The types of serious spinal injury claims that are more often met with resistance from insurance companies are the claims where the policy amounts are high, with multiple policy types involved – personal insurance, commercial insurance, professional liability, errors and omissions, personal and commercial umbrella policies, and/or individual or corporate assets. I have seen these coverages go into the tens of millions of dollars.

I have seen these coverages go into the tens of millions of dollars.

Each of those insurers or entities involved want the claim resolved at or below the coverage limits. Private persons or organizations do not want to pay high premiums for insurance coverage that does not adequately protect their assets. Whatever level of coverage, each “contributor” wants the settlement agreement to include a minimal contribution from their pocket.

It’s Only Natural?

Serious spinal injuries identifications and treatment regimens are heavily dependent on diagnostics and the injured party’s subjective complaints. Because this is the case, insurance companies heavily attack the diagnostics and any inconsistencies or challenge the credibility of the injured party. They pay a lot of money to hire radiologists and orthopedic surgeons who will challenge diagnostics. They use prior medical records, diagnostics, surveillance, social media, and whatever other means necessary to plant a seed that there were medical problems prior to the accident. In the end, they try to suggest that the accident had only a minimal contribution to the condition.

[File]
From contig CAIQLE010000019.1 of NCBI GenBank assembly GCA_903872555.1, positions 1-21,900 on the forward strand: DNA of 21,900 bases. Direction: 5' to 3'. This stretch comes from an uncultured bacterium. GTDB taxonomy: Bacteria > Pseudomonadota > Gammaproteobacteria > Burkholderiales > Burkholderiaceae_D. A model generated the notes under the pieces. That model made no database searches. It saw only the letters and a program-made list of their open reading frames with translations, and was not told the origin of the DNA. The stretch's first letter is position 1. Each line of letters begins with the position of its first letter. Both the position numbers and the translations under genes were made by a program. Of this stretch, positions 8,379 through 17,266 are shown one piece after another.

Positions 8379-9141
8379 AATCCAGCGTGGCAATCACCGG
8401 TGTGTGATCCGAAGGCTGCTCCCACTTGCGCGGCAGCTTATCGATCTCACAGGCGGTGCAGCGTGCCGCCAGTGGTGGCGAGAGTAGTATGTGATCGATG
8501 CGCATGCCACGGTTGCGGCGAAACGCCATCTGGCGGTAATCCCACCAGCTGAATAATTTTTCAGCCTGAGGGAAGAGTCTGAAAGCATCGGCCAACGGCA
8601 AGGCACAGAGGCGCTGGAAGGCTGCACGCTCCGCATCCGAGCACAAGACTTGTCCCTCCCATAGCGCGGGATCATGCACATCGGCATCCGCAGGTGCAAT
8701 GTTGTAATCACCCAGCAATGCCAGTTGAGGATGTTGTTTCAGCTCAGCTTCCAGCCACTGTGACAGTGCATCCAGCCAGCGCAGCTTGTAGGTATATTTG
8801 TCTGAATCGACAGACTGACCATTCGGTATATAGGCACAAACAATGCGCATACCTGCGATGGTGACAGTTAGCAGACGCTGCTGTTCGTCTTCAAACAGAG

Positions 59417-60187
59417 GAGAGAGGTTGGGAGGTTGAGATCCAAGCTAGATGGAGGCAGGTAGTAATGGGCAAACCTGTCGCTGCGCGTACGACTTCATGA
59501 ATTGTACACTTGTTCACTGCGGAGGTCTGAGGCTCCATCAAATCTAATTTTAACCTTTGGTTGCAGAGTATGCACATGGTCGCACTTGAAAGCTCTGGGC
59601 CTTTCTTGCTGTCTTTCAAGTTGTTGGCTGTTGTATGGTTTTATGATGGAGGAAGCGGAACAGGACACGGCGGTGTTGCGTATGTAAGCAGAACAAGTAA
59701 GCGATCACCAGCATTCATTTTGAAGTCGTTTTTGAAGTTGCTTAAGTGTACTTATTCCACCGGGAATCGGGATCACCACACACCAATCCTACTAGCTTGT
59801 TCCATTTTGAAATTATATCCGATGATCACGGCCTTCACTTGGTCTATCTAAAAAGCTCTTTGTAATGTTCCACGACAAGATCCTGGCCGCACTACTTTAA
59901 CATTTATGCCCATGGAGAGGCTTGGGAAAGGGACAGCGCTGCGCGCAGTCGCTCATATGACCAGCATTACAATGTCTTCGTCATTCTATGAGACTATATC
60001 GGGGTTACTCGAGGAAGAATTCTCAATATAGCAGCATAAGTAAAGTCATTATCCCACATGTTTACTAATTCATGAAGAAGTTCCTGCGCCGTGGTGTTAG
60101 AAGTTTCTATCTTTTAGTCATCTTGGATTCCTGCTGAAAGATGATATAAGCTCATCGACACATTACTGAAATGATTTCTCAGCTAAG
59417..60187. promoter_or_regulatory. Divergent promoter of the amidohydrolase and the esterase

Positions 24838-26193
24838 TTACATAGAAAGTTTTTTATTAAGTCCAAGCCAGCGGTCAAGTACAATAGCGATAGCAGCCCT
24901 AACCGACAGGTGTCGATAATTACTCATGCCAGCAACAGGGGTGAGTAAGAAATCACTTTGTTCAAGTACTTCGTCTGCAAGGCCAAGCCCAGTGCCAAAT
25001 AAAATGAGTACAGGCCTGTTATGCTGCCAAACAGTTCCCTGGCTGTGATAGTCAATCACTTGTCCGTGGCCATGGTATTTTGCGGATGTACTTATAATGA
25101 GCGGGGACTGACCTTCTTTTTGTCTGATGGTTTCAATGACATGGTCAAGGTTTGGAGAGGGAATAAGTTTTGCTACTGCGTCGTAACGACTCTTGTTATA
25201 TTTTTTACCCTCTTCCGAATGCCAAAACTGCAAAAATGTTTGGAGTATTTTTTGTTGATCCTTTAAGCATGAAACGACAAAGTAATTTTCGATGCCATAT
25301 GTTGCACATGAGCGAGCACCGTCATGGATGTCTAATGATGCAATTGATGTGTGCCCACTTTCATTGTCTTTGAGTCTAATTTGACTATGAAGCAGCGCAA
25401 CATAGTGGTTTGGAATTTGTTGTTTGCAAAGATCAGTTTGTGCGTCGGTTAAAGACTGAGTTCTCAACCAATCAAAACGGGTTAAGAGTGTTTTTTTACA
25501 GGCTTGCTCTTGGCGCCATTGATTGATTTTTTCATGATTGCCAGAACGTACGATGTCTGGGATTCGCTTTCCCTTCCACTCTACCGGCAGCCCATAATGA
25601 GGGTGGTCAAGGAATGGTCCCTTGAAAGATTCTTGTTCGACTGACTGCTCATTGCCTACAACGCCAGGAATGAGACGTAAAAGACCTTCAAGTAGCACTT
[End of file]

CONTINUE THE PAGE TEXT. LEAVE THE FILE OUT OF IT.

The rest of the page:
From when a baby takes their first steps, the spine goes through degenerative change with growth and increased levels of activity. The defense argument becomes and persists that the diagnostics not only show the “injury” but the natural degeneration, degenerative disc disease, and bulges and herniation that appear on most adult spine scans, x-rays, and magnetic imaging. In this way, the insurance company argues that the pre-accident condition of the spine had a significant contribution to the injury and symptoms. They try to say that if the plaintiff was not in that physical state, the injury would not have been as severe and the symptoms not as pronounced or lengthy. The injury merely aggravated a pre-existing condition which made the plaintiff vulnerable to injury and the defendant not solely responsible.

These tactics are often used so that percentages of negligence come into play – not to deny or try to challenge the validity of the claim or injury but to lower responsibility and reduce the amount to be paid out.

Attacking Credibility And More